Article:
The Star Beacon; Ashtabula, Ohio

World, nation, state

November 25, 2012

Ohio launches website to ease college planning

COLUMBUS — Audra Banfield has a pleasant but unnerving problem: By the time she graduates from high school, the Columbus high school junior expects to have as much as a year’s worth of college credit under her belt.

The unnerving part was finding out what colleges would accept the credit she’s earning as a student at Metro Early College High School and how they would count it.

Banfield, 17, says a new website recently launched by the Ohio Board of Regents is designed to sort out just such matters.

“The website really helped me figure out what fields or careers I might go into,” Banfield said. “But the most important to me was to see where my credits would transfer.”

Visitors to the site can compare colleges in their interest areas, look for financial aid and learn how different institutions will treat their on-the-job training, military experience or advanced placement credit.

Students as young as eighth grade receive pointers for preparing for their chosen college and explore career paths, through a drag-and-drop “backpack” used to assemble their preferences and interests.

The website is the latest tool being offered by Ohio higher education officials in their efforts to boost college graduation and technical certificate completion in the state. Only 26 percent of Ohioans have a bachelor’s degree, below the national average of 31 percent.

Most of the fastest-growing occupations require at least a bachelor’s degree. By 2018, nearly 1 million jobs will open up in Ohio that require at least a post-secondary credential, a Georgetown University study found.

“In today’s highly competitive and global economy, every Ohioan needs to pursue post-secondary education because the only certainty is that the jobs of tomorrow will flow to communities, states and nations where people have the education to fill them,” Board of Regents Chancellor Jim Petro said in launching the site last week.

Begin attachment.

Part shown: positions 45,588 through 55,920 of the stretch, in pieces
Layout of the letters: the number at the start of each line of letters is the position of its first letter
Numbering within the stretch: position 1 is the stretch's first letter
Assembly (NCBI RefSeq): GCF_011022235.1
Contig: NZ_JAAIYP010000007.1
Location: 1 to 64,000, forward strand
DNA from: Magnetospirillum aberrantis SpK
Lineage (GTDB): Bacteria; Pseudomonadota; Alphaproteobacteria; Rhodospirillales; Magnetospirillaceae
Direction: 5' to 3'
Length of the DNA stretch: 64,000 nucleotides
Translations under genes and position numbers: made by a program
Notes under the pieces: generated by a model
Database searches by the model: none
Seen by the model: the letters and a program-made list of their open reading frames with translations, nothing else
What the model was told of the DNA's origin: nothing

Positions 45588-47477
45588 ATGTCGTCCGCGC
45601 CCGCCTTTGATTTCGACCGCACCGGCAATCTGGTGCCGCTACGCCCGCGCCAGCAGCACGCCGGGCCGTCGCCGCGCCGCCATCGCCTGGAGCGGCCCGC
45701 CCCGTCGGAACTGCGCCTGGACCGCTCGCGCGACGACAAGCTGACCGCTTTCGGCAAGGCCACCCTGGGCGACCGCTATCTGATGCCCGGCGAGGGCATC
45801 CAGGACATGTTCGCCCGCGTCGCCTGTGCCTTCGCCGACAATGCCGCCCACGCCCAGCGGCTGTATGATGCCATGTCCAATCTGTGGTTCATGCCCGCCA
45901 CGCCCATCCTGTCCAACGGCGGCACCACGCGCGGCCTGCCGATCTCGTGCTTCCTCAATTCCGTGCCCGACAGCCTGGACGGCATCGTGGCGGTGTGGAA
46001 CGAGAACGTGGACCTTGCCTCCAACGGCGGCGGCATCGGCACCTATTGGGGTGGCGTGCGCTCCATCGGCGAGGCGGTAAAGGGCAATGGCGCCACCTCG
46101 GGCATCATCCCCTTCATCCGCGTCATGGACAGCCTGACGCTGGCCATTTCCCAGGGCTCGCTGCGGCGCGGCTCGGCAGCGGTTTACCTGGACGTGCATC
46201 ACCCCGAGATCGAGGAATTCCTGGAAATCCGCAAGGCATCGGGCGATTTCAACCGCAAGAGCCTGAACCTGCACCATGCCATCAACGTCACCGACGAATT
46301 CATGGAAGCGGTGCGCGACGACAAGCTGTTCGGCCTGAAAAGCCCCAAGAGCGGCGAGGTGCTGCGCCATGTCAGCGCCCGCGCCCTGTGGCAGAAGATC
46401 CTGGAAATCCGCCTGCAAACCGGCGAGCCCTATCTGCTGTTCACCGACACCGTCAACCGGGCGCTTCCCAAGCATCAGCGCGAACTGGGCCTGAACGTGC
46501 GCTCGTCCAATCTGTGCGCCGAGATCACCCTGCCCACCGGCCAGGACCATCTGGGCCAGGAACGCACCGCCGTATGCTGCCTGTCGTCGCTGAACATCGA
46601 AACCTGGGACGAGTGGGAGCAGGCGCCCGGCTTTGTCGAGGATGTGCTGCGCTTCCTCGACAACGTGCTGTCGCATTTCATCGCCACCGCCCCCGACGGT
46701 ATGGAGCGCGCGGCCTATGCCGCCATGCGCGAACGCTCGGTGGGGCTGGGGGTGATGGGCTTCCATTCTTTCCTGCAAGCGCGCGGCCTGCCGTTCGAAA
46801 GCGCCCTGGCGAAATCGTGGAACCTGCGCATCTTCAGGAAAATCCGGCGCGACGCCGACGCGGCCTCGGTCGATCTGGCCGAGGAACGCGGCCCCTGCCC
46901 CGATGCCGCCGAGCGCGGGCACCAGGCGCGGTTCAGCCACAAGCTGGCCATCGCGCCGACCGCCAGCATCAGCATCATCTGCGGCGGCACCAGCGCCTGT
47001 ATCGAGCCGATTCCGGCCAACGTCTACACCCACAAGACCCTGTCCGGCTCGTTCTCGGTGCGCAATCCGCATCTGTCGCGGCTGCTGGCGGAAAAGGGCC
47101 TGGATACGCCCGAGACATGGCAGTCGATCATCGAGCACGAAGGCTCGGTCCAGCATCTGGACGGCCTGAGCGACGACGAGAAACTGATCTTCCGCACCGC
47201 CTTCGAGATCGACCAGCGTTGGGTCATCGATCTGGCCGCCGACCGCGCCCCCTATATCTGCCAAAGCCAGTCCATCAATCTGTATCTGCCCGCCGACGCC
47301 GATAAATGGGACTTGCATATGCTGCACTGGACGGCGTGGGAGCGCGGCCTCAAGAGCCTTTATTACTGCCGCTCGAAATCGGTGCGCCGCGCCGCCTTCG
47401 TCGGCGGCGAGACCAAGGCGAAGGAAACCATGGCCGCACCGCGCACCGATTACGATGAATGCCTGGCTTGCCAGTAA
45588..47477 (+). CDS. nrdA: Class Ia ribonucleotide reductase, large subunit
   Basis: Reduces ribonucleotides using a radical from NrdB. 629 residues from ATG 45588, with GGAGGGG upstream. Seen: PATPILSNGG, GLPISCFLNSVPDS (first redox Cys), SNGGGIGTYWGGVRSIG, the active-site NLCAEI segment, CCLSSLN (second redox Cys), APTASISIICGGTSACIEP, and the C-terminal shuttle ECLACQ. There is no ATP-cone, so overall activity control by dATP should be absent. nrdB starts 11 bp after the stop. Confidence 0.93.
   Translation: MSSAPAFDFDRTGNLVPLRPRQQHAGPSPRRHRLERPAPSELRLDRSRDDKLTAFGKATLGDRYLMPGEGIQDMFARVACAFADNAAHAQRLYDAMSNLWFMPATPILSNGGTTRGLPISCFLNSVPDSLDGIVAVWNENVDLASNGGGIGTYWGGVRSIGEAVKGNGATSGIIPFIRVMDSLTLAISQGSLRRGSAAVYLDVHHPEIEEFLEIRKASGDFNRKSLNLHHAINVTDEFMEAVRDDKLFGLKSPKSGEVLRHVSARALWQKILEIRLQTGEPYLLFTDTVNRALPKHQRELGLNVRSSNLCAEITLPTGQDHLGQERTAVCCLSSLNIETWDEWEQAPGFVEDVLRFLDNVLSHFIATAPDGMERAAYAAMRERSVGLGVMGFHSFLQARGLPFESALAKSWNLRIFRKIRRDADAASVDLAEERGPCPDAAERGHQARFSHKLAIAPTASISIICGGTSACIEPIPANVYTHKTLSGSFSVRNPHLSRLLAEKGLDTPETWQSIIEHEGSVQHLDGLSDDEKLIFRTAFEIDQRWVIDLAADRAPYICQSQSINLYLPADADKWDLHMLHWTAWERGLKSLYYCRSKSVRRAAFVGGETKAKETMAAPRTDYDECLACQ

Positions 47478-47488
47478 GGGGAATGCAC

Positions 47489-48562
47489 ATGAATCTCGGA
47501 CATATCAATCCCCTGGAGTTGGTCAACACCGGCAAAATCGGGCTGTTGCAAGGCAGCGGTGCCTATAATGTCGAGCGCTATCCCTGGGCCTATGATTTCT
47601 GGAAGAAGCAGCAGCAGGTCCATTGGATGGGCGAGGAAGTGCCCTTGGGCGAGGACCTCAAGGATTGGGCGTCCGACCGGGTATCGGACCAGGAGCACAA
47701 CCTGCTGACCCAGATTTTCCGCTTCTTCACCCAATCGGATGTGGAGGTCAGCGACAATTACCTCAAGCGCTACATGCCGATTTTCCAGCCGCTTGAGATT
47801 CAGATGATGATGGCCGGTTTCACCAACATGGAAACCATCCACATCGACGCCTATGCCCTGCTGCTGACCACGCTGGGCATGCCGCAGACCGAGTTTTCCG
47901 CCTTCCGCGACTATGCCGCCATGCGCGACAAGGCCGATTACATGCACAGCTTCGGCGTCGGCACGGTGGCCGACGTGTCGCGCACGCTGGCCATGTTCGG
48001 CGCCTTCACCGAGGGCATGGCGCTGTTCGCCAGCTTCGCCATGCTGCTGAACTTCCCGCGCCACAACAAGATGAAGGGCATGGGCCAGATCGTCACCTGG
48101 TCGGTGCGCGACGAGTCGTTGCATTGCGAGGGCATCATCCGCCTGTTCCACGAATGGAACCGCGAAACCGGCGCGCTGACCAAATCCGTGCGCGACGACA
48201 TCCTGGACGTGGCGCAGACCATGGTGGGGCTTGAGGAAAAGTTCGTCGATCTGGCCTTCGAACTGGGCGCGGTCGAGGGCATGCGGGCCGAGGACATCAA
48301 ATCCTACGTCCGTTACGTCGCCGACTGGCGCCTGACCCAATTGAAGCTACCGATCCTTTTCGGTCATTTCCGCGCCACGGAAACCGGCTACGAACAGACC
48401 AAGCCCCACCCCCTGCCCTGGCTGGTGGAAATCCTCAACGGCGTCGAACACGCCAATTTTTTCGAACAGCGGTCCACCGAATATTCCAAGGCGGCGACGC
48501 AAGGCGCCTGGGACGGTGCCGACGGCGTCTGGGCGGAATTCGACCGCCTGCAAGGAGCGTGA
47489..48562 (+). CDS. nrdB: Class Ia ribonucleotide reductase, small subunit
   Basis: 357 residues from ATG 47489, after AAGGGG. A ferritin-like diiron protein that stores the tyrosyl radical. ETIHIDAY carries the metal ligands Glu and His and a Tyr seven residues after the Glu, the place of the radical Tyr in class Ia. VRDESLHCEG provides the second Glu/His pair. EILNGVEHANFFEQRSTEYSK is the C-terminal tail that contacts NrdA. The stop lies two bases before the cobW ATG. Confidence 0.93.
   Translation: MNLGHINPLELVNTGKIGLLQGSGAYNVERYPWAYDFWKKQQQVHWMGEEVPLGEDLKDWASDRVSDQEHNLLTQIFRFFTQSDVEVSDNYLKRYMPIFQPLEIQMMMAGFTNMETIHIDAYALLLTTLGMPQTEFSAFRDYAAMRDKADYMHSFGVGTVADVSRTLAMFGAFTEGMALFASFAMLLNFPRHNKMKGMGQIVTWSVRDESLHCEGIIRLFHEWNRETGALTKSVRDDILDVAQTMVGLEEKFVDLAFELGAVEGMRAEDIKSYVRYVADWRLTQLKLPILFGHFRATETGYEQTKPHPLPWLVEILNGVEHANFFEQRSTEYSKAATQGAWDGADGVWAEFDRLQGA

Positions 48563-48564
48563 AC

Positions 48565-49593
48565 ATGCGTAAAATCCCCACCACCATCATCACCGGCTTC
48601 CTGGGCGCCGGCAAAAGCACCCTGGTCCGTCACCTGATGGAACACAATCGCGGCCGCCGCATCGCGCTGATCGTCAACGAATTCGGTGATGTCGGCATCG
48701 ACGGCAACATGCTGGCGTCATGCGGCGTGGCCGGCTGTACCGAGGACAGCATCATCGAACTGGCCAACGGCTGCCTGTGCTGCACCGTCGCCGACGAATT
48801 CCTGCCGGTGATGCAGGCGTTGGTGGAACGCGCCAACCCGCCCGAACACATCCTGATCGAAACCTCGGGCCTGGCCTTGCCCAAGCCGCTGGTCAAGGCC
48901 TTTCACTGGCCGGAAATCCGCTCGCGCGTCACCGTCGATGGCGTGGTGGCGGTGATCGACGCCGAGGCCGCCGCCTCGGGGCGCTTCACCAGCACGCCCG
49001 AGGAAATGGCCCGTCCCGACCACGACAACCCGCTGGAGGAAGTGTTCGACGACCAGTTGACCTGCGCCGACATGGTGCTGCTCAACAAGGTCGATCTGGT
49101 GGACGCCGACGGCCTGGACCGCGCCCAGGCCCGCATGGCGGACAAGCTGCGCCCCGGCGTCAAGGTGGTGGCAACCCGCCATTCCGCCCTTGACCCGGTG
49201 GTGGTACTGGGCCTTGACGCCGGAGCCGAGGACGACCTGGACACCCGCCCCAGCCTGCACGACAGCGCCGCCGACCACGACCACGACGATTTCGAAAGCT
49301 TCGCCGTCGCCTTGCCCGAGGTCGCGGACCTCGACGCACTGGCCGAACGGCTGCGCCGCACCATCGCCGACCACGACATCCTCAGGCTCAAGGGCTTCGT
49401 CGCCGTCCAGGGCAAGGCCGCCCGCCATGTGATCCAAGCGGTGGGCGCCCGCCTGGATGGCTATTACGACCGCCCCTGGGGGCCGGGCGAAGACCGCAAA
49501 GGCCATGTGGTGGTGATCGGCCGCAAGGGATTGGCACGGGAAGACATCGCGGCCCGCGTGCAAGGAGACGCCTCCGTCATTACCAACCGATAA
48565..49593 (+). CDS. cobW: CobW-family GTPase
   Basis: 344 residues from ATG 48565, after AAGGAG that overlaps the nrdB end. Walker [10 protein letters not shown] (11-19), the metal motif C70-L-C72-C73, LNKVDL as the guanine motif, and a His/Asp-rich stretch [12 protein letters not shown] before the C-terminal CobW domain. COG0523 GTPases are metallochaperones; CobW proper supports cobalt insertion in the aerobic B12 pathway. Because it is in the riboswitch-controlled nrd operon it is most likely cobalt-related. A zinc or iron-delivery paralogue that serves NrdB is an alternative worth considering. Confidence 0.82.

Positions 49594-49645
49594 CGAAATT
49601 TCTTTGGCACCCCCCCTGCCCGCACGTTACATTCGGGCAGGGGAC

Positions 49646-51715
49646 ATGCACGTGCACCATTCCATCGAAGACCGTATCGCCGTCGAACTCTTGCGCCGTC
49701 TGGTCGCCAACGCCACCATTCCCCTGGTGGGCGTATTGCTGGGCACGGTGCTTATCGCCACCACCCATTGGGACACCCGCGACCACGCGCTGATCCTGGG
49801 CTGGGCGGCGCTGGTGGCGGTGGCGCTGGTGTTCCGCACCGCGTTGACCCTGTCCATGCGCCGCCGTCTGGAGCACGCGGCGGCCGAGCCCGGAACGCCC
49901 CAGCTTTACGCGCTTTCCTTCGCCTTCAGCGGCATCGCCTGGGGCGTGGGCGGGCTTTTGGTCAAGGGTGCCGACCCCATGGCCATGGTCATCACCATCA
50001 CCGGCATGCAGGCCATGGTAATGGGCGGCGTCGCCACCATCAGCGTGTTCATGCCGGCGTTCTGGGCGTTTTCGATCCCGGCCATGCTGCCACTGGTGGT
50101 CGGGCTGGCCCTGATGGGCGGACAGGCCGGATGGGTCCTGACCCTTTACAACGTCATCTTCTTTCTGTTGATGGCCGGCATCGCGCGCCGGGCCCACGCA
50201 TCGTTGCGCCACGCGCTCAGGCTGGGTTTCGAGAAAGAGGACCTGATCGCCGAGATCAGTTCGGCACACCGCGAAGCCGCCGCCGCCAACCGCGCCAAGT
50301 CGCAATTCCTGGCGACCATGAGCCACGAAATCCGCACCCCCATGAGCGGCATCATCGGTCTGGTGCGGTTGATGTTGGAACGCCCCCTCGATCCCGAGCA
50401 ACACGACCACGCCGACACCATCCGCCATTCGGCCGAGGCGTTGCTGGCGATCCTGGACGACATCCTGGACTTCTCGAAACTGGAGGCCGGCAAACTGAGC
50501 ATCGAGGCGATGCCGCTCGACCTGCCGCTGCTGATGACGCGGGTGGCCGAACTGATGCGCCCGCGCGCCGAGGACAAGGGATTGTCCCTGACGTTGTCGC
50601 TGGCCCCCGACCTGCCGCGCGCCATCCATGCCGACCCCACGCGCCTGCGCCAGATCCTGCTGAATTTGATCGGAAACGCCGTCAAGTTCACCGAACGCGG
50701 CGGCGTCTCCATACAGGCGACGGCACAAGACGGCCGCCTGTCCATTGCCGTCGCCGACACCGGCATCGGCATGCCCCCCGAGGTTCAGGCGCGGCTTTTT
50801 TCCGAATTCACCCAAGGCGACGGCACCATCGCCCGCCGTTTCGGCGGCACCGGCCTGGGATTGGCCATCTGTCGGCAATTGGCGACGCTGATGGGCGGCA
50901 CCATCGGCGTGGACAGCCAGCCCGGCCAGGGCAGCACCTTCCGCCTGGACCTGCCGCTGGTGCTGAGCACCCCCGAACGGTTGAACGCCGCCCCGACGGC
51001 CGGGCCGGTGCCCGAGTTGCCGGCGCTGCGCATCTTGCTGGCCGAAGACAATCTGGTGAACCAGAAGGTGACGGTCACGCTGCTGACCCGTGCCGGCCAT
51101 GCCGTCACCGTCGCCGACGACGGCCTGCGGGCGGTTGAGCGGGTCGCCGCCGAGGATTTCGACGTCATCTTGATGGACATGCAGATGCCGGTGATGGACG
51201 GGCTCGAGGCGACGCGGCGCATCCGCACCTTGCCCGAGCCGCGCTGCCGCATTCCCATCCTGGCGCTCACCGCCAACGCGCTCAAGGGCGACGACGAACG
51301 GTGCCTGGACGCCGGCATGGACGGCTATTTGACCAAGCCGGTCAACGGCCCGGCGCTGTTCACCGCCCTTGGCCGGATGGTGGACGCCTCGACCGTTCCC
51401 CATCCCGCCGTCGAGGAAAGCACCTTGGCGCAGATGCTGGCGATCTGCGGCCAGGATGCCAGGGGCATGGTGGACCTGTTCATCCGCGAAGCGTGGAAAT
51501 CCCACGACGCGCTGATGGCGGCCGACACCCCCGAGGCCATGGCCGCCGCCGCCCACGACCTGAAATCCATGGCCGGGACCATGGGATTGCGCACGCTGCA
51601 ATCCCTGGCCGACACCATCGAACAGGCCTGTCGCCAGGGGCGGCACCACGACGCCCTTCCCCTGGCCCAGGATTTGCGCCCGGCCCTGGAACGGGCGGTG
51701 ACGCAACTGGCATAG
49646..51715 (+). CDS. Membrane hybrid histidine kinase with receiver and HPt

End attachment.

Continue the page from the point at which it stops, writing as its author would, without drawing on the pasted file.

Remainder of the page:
The site also includes information about the Ohio Transfer to Degree Guarantee, which streamlines credit transfers among the state’s public colleges, universities and career centers to enable students to complete general education requirements as well as coursework for more than 60 degree programs.

College transfer is a growing trend among students who want to save money by starting at less expensive institutions and transfer to four-year institutions to complete a bachelor’s degree. Annual transfer volumes have increased by 43 percent in the past 10 years, according to the Regents.

About 43,000 students transferred within the University System of Ohio during the 2010-2011 academic year, and Ohio’s credit transfer program helped students save an estimated $46.1 million.

Petro said 1.3 million Ohioans have some college credit and the transfer guarantee can help them earn a college degree or technical certificate more easily.

Text Only
World, nation, state